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Kaitlyn Werner @kaitlynmwerner
, 15 tweets, 5 min read Read on Twitter
So, a few months ago I submitted my first paper with open data. A couple of weeks ago, the paper got rejected because of the data I shared. Let me tell you, this experience has been quite a rollercoaster ride. Thread 1/n
When preparing the data, I scrutinized the hell out of the files. I wanted to make sure the variable names made sense to anyone who stumbled across the data, I quadruple checked all of the analyses. I posted the r script. Surely, there was nothing that I missed, right? 2/n
Turns out, NO. I get the unexpected editors decision that my paper was flat out rejected. I was quite confused because this paper is actually pretty important, and I thought for sure this journal would find it interesting. I was upset, so I put it aside for a day. 3/n
I finally get to the review, and the only pertinent comment was that the reviewer re-ran the analyses and even did a factor analysis on the Big 5 scale (consc was a primary IV). The paper was rejected because this reviewer had a “hunch” that the scale was incorrectly coded. 4/n
I was furious. How could the scale be wrongly coded? I checked everything numerous times! There was no chance in hell. So once again, I set it aside to work on other projects for a week while I cooled off. 5/n
On some downtime here in Croatia, I figured I would start dabbling into these analyses again. I check the code and everything was correct! I start drafting my response to the editor protesting the rejection. How could my paper be rejected on a “hunch” that was wrong? 6/n
Im swearing up and down that I will never share my data again because how could something like this happen. But before I send my draft to my supervisor, I had an inkling to look at the qualtrics survey just to make sure I was 100% right. Turns out, I was not. 7/n
Things look fine initially, but apparently, the RA who put together the survey together entered 10 of 44 items of the BFI out of order. And the reviewers “hunch” was indeed correct...the items were coded correctly, they just weren’t entered correctly. 8/n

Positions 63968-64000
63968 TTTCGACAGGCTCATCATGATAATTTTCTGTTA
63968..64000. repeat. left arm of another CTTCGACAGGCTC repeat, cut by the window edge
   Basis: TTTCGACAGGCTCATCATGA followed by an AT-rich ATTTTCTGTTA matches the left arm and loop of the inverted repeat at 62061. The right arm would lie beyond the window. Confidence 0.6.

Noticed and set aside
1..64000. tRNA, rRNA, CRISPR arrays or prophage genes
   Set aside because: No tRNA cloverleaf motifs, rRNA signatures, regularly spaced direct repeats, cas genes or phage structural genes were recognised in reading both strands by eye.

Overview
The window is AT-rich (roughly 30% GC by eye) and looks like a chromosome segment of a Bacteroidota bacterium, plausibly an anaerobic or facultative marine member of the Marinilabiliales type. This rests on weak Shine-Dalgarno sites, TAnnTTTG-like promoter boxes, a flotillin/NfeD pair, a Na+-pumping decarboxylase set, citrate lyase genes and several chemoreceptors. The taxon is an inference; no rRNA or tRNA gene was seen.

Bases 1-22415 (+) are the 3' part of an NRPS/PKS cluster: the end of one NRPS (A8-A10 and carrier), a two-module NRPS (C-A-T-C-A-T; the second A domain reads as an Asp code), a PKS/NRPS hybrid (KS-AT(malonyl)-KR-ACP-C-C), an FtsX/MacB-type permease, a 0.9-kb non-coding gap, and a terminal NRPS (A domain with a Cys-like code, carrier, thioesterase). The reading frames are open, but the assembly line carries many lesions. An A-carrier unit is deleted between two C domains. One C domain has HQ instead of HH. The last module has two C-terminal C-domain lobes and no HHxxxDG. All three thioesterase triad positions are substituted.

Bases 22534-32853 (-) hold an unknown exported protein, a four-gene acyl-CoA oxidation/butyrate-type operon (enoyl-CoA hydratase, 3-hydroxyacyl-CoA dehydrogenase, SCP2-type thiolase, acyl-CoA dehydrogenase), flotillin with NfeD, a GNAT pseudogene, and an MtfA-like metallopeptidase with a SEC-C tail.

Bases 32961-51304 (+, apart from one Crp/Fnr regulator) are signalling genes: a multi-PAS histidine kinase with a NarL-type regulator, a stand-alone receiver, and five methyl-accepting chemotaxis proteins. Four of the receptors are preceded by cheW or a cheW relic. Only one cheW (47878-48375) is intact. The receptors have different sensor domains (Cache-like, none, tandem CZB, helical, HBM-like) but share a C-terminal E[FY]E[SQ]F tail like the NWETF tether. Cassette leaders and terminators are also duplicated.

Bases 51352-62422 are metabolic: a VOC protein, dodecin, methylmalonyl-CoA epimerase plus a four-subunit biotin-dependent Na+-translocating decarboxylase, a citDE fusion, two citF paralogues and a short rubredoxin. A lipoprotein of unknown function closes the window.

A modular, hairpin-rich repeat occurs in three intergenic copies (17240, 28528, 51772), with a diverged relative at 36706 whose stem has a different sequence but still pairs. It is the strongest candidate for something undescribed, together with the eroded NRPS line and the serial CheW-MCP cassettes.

I checked (almost) everything and was so sure that I was right. I was also about 5 seconds away from changing my position on open science. But I am SO glad that I took the time to step away from the project to look at things more clearly. 9/n
Most importantly, I am SO glad that I shared my data because this mistake NEVER would have been caught otherwise. I’m quite “hover-ish” when it comes to my RAs, but never would I have thought to double check something as simple as correctly entering a survey 10/n
Especially because we have a bank of questionnaires that are simply copied and pasted into surveys (this RA didn’t do that for some reason). 11/n
Fortunately, I think this error will actually make my paper a lot stronger. And as upset that I am about the 3 months of review that are now lost, I am happy to know that you didn’t publish a misleading paper. And from now on, I will always share my data. /end.
Bonus advice to anyone who may fall into the trap I did: the time I spent preparing my data to share made me over confident, more so than usual, I’d say. Do yourself a favour and always keep an open mind that you may be wrong. It will save a lot of headache in th long run.
The support on this thread is amazing & very encouraging. I would like to challenge anyone who has liked, re-tweeted, and/or commented on this thread to give open science a shot. Whether it's trying a pre-reg, sharing materials or data. Let's work together to make science better.
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